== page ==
“The minimum wage is in turn decided by an inflation index, but the Belgian system is very unusual,” pointed out Jelle Visser. 

The most common solution is sector-based agreements which are adjusted through local negotiations in the workplace – but here too there are exceptions. In the Netherlands, collective agreements allow for individual choices based on your own situation. Anyone is free to choose between shorter hours or higher pay.

“The most common solution is that local negotiations can only lead to better conditions than the ones that apply to an entire sector. But in Spain employers can also negotiate conditions that are worse, in which case the local agreement takes precedence over the one covering the sector. This is, of course, very problematic for the trade unions.

Weaker unions

Trade union membership in the private sector has fallen across Europe. According to researcher Lawrence Summer, a former advisor to Presidents Clinton and Obama, the past 20 to 30 years have seen a structural weakening of trade unions. There are three main reasons:

  • There has been a negative political attitude towards trade unions since 1980, especially in countries like the USA and the UK.
  • Shareholders have gained more power, limiting wage growth.
  • Many of the jobs that have had high union membership numbers face competition from both robots and AI, as well as from low-wage countries.

Jelle Visser showed a graph of collective agreement coverage in the private sector in 21 OECD countries, marked with blue columns. Austria is top with nearly 100%, while the USA is bottom. The tall columns to the left are countries where the extension of collective agreements play an important role.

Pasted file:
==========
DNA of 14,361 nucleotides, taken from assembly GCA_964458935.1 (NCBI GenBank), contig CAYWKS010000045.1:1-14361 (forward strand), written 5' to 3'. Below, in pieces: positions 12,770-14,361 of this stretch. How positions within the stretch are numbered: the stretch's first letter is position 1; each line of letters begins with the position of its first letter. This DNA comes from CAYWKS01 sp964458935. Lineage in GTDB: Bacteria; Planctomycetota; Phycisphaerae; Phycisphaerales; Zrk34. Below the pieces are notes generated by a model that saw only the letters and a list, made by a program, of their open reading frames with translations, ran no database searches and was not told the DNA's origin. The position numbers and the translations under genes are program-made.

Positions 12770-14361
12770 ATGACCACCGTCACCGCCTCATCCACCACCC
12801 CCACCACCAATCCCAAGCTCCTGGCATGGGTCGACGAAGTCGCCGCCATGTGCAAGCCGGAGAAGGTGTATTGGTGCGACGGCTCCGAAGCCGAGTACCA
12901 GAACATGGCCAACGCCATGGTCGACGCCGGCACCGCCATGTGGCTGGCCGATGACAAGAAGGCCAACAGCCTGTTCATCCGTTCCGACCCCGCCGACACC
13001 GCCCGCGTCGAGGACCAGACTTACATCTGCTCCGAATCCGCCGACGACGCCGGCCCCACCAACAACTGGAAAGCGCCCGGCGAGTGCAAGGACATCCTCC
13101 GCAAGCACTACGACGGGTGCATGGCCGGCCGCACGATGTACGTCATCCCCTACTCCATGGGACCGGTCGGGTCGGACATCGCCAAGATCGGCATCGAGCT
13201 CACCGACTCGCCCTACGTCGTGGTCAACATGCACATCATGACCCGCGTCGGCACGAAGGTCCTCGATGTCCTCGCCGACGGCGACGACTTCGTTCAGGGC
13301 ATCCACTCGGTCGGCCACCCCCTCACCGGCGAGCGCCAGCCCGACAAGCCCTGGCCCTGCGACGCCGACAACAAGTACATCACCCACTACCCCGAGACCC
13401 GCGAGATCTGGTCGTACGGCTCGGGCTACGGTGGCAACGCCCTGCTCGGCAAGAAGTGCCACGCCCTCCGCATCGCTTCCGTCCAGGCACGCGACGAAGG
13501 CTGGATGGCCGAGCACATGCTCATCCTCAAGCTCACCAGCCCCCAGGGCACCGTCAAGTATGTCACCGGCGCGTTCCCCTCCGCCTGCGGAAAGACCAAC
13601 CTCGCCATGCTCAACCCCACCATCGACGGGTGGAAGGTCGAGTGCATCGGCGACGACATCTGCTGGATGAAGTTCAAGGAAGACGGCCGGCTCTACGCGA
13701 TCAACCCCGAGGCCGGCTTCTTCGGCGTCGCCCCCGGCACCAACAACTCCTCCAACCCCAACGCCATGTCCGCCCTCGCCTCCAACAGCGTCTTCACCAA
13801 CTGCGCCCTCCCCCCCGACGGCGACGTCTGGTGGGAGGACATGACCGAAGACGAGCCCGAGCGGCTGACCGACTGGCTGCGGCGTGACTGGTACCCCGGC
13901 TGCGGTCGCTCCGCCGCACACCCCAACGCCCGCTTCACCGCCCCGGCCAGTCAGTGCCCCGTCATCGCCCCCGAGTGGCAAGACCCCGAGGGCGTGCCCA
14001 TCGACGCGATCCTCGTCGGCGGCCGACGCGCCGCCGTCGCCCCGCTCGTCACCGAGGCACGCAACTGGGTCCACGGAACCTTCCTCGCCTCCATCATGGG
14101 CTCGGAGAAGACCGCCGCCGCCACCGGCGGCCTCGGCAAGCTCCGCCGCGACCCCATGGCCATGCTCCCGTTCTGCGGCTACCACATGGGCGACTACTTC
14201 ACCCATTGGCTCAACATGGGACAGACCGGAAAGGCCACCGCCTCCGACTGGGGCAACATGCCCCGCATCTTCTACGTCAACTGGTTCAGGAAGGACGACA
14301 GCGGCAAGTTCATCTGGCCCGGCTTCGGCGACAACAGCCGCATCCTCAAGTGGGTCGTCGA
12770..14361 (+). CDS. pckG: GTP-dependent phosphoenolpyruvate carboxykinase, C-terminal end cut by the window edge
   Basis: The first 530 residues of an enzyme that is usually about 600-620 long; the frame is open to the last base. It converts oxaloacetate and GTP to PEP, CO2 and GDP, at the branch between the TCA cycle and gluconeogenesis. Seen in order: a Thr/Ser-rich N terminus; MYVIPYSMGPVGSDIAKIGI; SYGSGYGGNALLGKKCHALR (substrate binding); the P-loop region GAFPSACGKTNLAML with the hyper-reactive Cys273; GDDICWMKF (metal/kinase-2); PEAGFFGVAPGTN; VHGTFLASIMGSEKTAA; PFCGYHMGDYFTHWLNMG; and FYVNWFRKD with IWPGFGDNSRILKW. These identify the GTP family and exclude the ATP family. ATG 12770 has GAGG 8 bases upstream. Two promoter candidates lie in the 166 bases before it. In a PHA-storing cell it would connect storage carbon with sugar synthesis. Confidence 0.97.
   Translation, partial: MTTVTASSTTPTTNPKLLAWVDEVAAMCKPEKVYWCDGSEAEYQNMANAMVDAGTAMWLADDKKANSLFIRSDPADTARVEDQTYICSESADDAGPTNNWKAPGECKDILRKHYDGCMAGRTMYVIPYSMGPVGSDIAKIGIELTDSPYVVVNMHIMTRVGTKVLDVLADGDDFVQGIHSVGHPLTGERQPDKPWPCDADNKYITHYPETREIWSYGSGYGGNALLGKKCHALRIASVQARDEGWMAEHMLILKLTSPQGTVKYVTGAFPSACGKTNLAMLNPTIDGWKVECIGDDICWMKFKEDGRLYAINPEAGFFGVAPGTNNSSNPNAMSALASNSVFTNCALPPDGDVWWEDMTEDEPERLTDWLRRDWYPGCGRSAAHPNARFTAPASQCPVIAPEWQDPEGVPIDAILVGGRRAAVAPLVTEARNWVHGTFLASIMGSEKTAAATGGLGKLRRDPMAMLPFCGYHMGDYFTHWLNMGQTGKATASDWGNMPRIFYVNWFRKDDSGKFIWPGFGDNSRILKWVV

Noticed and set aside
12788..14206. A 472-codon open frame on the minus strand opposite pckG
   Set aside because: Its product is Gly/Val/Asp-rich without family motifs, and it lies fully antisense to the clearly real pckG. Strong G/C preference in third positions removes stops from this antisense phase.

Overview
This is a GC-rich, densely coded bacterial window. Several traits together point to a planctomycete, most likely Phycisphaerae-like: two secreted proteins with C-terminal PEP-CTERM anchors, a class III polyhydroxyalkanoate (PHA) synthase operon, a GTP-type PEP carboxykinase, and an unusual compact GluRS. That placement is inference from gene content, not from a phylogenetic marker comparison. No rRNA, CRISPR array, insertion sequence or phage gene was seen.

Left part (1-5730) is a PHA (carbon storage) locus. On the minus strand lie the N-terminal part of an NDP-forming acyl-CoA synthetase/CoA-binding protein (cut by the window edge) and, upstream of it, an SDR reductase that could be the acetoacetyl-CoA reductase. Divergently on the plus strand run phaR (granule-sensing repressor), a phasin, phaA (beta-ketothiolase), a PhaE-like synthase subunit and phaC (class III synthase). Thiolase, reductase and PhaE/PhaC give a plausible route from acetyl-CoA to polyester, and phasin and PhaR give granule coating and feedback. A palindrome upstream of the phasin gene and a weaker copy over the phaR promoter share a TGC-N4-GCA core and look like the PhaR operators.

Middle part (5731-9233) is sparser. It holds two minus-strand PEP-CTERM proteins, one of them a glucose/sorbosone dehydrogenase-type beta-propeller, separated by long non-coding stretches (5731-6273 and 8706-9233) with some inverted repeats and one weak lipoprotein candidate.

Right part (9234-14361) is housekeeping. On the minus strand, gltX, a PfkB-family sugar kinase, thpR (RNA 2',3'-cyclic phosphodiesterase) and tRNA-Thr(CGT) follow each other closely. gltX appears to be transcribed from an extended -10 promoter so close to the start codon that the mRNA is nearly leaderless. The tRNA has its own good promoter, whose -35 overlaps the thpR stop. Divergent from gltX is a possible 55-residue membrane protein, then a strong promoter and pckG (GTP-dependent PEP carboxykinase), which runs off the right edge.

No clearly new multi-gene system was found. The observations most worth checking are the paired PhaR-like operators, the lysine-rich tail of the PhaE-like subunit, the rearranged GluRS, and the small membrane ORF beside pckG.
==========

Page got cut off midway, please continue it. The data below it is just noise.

Collective agreement coverage 

Only Denmark and Sweden have both high collective agreement coverage (blue columns) while more than 60% of private sector employers (red square) and the employees (yellow square) are organised.

The extension of collective agreements means trade unions and employers negotiate an agreement that the state then decide will cover an entire sector. 

The yellow squares show how many of the employees are unionised, while the red square shows how many employers are members of an employers’ organisation.

Sweden and Denmark are the only countries where more than 60% of employers are organised. Even more employees are organised in these two countries. If Iceland was included, the country would have ended up in the same group, while Finland, where the extension of collective agreements is commonplace, falls into the group with the highest coverage. 

Norway, along with Germany, has lower collective agreement coverage, only partly compensated for by the extension of collective agreements in some sectors with a high level of foreign labour. 

“Undoubtedly, the extension of collective agreements has a stabilising effect on the institution of collective bargaining,” concluded Jelle Visser.

But his presentation also shows how isolated Denmark and Sweden are in their fight against statutory minimum wages in Europe. The “perfect” collective agreement model really only exists in these two countries.

Filed under:
Conference on wage formation

Irene Wennemo, Director-General of the Swedish National Mediation Office, and Finland’s Minister of Employment, Tuula Haatainen, exchanged experiences at the conference on wage formation in Helsinki, hosted by Finland which holds the Presidency of the Nordic Council of Ministers.